Recognizing Caribbean American Achievements

4 min read

| By Carol Brennan |

June is Caribbean American Heritage Month, an opportunity to reflect upon this remarkable community that is ethnically diverse, politically engaged, and culturally dynamic. Gale In Context: Biography is regularly updated with new entries that highlight how significant an impact the Caribbean diaspora has had and continues to have on American life

Helming the podium at the daily White House press briefings since 2022 is Karine Jean-Pierre (born 1974), born in Martinique to Haitian parents and the first Black professional appointed to this senior role representing the Oval Office. Also in Washington is Jamaican-born federal judge Tanya Chutkan (born 1962), who has lifetime tenure on the bench of the U.S. District Court for the District of Columbia. Her courtroom will hear arguments in the 2024 criminal trial of former President Donald Trump on charges of attempting to overturn the results of the 2020 presidential election. 

Another daughter of Kingston, the Jamaican capital, is Winsome Sears (born 1964), the Republican lieutenant governor of Virginia since 2022. Raised in the Bronx, the Marine Corps veteran is the first Black woman to be elected to statewide office in Virginia as well as the first Jamaican-born American elected to statewide office in any U.S. state. On the other end of the political spectrum is Florida’s Maxwell Frost (born 1997), a Gen Z political activist and Democratic Party organizer who became the youngest member of the 118th Congress when he took office in 2023. His father was of Haitian heritage and Frost was adopted at birth by a Cuban American family. Also linked to Haiti was the Roman Catholic priest and human rights activist Gérard Jean-Juste (1946–2009), who fled the island’s ruthless Duvalier dictatorship, established a refugee center in Miami, and returned to serve in Haiti in the early 1990s.

In 2015, Jamaican American novelist Marlon James (born 1970) won one of the English-speaking world’s top literary honors, the Man Booker Prize, for his third novel, A Brief History of Seven Killings. The prominent author and critic Roxane Gay (born 1974) spent her formative years in Nebraska but regularly made extended stays in Haiti with her parents. Gay is best known for her 2014 collection of essays, Bad Feminist, but also published the same year was her debut novel, An Untamed State, about a young American wife and mother who is kidnapped while visiting her family in Haiti. Gay follows an esteemed literary path blazed by the feminist poet, critic, and civil rights activist Audre Lorde (1934–1992), who was born in New York City to parents from Barbados and Grenada. Lorde lived the last seven years of her life on St. Croix in the Virgin Islands with her partner Gloria Joseph who wrote about contemporary U.S. colonialism in the 1990 collection of essays Hell Under God’s Orders: Hurricane Hugo in St. Croix. Jazz great Sonny Rollins (born 1930) is also a New Yorker but was raised by parents from the Virgin Islands; one of his best-known compositions is the 1956 instrumental “St. Thomas,” named in homage to the Virgin Islands city but crafted around a Bahamian folk melody his mother sang to him as a child.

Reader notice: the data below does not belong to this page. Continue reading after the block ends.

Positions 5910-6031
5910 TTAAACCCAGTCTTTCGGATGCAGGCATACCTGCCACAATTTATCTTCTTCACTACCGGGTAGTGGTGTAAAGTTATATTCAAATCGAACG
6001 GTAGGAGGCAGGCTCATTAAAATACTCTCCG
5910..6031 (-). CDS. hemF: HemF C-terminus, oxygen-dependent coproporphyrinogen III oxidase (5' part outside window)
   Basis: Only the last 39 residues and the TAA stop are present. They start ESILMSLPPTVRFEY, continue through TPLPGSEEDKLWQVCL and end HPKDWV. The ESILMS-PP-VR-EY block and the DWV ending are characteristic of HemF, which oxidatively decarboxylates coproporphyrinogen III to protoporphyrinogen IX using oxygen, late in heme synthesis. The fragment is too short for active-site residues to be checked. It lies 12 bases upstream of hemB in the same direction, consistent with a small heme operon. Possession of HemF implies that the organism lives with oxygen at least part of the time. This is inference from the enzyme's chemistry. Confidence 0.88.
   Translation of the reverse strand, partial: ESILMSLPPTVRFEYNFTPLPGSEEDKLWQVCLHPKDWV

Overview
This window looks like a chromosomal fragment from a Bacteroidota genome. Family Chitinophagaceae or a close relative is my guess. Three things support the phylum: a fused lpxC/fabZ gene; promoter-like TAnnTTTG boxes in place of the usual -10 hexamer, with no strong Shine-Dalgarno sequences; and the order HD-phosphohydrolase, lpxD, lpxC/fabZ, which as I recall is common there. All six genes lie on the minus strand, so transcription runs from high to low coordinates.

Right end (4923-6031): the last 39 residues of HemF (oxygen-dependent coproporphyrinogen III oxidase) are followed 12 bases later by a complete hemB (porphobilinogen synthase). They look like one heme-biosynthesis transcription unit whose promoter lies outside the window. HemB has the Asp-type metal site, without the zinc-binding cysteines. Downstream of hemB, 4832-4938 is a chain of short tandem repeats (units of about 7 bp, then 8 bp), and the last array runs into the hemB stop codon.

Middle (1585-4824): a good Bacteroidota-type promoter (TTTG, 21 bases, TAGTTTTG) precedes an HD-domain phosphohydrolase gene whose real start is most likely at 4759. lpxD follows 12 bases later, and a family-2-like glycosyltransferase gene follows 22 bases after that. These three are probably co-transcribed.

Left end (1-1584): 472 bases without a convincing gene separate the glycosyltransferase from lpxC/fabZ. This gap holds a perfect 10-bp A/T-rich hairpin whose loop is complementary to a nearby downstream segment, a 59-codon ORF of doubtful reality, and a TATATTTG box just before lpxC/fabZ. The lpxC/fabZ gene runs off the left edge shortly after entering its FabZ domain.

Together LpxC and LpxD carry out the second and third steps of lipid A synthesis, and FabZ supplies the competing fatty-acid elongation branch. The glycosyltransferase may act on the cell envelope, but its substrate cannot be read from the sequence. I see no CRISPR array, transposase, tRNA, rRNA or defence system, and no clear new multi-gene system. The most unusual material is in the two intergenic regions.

The Spanish-speaking Caribbean countries of Cuba and the Dominican Republic have produced a long list of notable Americans. They include the singer Camila Cabello (born 1997), who was born in Cuba, and the rapper Cardi B (born 1992), who is a New Yorker with strong ties to her parents’ Trinidadian and Dominican heritage. 

Gale In Context: Biography has in recent years published obituary tributes on a pair of remarkably long-lived and gifted actors from the Caribbean diaspora. First to depart was 96-year-old Cicely Tyson (1924–2021), who was born in New York City to parents from the island of Nevis. A year later, the first Black actor to win the Academy Award for Best Actor, Sidney Poitier (1927–2022), died at the age of 94. Poitier was born in Florida to Bahamian parents but spent the first 15 years of his life on the island. 

There are so many more names we could have included! We hope that these highlights from the astonishingly comprehensive Gale In Context: Biography will inspire you to explore it further this June in honor of Caribbean American Heritage Month.

About the Author

Carol Brennan has been writing biographical entries for Cengage/Gale since 1993. If she’s not writing, she is either at yoga or walking her dachshund. Carol consumes an alarming volume of podcasts and audiobooks weekly.

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